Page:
Refrigerator (or not so!)
Used to keep contents cool but not recently.
The fridge is the original that came installed by Bavaria in 2003 and now in 2015 has as good as thrown in the towel.
We could carry on repairing the various components as they fail but now I think that it is time for a complete refurbish of the whole fridge.
Research on a number of Bavaria forums has persuaded me that the fridge as installed at the factory whilst probably adequate in temperate climates has a number of short comings in the warmer climate of the Mediteranean.
For the volume of the fridge box the mechanicals of the system are just within limit but given that the insulation around the fridge box is inadequate. The whole system was going to struggle to cope. Below are some examples showing the lack of insulation as supplied by the factory:
|Photo - courtesy of "Spirit of Mary"|
|Photo - courtesy of "Baltic"|
Other Bavaria owners have filled all the air gaps with insulating expanding foam. The challenge is how to get the foam to the back of the fridge, next to the hull side.
We are due to fly out to Nidri in March to get this work done for ourselves.
I ended up going out on my own in the end (Sorry you were unable to come - Brian)
This is how I got on:
First job; remove all the existing fridge mechanicals - compressor, evaporator and thermostat.
Whilst the compressor and thermostat came out OK, it took a bit of digging around to get enough clearance to remove the evaporator supply pipe fittings.
Next it was time to tackle the job that I was most apprehensive about - removing the front panel to the fridge unit without damaging it. Having researched this, a number of other owners reported that the panel was held on by screws from the inside and removal was by inserting a hacksaw blade and cutting the screws.
NOT IN THIS INSTANCE - The fridge front on Darley Mist was not screwed on; instead it was glued and pinned from the inside. However I did succeed in removing the front panel with no visible damage.
This is after I cleaned up the glue etc.
I now need to make access to inject the insulating foam (the fridge box does actually have a small amount of insulation encapsulated in the moulding). The aperture at the front was expanded to give access to the sides, holes were drilled behind the cooker to give access to the back of the fridge.
Then I went for my "gun" - the foam gun. After copious masking up I filled all the voids with fire retardant expanding foam.
So good so far - now to wait for the foam to expand and set.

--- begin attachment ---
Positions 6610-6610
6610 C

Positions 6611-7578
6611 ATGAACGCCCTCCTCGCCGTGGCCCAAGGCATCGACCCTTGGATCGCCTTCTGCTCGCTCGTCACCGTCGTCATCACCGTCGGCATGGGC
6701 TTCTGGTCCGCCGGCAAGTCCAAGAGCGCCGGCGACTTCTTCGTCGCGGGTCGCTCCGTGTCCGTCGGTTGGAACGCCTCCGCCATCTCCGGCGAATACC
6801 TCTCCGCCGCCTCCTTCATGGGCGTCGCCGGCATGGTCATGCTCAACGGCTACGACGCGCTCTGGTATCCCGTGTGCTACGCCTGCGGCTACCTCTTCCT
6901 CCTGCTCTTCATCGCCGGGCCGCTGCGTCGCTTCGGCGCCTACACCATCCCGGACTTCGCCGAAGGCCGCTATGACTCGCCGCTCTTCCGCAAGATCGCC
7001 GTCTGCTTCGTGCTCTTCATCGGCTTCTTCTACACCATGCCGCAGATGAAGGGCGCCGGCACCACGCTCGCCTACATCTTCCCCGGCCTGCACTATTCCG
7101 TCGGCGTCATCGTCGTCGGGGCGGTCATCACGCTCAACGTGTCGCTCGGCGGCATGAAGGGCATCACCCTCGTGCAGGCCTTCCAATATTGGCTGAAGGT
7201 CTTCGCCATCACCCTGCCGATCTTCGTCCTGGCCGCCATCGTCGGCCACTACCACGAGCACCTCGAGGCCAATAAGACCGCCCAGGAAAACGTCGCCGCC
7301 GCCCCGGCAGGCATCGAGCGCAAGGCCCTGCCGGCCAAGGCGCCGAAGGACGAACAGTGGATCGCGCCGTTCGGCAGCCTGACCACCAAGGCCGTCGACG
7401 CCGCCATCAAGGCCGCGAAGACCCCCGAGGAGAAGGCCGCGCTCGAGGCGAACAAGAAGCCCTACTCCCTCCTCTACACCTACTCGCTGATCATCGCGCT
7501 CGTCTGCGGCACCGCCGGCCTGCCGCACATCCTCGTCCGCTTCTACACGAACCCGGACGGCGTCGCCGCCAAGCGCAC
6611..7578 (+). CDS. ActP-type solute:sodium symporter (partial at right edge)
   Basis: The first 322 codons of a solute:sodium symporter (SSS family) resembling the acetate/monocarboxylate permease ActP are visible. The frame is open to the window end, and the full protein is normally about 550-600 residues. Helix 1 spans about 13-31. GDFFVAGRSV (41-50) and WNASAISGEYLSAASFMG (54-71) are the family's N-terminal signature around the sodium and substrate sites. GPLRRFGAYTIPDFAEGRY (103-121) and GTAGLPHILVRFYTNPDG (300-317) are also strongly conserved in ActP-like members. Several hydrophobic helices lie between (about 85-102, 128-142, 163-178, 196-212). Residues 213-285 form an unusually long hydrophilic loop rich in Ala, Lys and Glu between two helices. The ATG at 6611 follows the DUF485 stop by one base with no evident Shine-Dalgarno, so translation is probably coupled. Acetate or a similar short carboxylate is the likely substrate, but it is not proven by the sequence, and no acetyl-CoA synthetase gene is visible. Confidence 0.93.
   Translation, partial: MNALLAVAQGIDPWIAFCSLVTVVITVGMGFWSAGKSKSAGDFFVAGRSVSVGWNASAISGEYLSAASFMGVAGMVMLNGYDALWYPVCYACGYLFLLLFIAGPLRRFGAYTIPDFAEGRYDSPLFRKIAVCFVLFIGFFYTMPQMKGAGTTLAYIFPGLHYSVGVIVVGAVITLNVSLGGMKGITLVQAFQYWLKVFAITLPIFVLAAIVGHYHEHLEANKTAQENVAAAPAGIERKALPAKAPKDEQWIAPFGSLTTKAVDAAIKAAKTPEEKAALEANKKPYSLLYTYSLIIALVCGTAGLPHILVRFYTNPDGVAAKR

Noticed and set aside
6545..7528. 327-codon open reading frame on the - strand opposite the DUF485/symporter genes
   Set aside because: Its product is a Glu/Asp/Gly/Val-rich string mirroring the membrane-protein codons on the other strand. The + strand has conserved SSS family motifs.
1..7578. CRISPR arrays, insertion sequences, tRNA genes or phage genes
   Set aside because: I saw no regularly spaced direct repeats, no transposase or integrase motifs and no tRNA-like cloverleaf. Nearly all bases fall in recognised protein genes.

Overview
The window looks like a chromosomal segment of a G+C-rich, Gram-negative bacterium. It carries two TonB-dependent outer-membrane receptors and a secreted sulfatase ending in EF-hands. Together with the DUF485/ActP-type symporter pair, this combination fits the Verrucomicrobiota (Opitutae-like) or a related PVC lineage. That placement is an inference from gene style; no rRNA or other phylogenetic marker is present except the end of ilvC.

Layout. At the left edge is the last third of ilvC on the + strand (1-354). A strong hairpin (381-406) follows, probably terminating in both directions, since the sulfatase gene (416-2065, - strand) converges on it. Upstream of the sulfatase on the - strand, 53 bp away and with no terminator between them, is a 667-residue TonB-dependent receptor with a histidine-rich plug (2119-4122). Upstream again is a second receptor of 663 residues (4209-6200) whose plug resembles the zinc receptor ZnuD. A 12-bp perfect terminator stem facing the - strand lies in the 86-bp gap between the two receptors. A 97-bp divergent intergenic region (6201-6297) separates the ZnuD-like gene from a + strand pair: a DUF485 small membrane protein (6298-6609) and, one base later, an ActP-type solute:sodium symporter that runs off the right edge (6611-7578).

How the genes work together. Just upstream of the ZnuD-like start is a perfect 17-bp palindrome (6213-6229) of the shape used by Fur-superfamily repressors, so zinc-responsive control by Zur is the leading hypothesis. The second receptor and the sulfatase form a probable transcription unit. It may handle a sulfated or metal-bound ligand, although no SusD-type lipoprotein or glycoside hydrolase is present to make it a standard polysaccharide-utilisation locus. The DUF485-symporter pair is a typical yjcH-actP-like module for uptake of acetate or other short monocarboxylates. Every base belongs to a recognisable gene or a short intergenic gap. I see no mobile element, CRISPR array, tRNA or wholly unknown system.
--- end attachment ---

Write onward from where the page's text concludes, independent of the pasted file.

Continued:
The excess foam was then trimmed off, the masking removed and the last piece of insulation cut to size. I used some 25mm thick Cellotex insulation for the front. It was easier to install and had a better insulation value than the foam.
The front panel was then reinstalled.
With the fridge now insulated to the best of my ability and satisfaction I next turned my attention to the new mechanicals for the fridge.
I have opted for the Isotherm 2501 unit this is rated for fridge boxes up to 220litres.
Fitting the new evaporator proved a challenge as it is a tight fit in the top of the fridge box. However I am hopeful that we may be able to get ice from it.
What was very useful was the length of the coolant supply pipes to the compressor. These were long enough to be able to relocate the compressor to the unused space beneath the cooker. This space is larger than below the fridge unit thus allowing a greater airflow for cooling around the compressor.
This did entail opening up the front panel under the cooker and making up a floor to that new compartment.
To be commissioned 1st May
10th May 2016
Travelled out to a very wet Nidri in the Greek Ionian islands on 1st May.
1st job commission the fridge!
Connected up the wiring on the power supply and switched on.
6 hours later voila - ice for the G&T's.
Over the following few days did some final tidying up and securing of cables and pipes.
Installation is now complete and running beautifully - very pleased.
Uses less juice than the old system. I can leave it running through the night and by 9.00 am the solar panels had the batteries back up to 100%.
Final installation pictures will follow.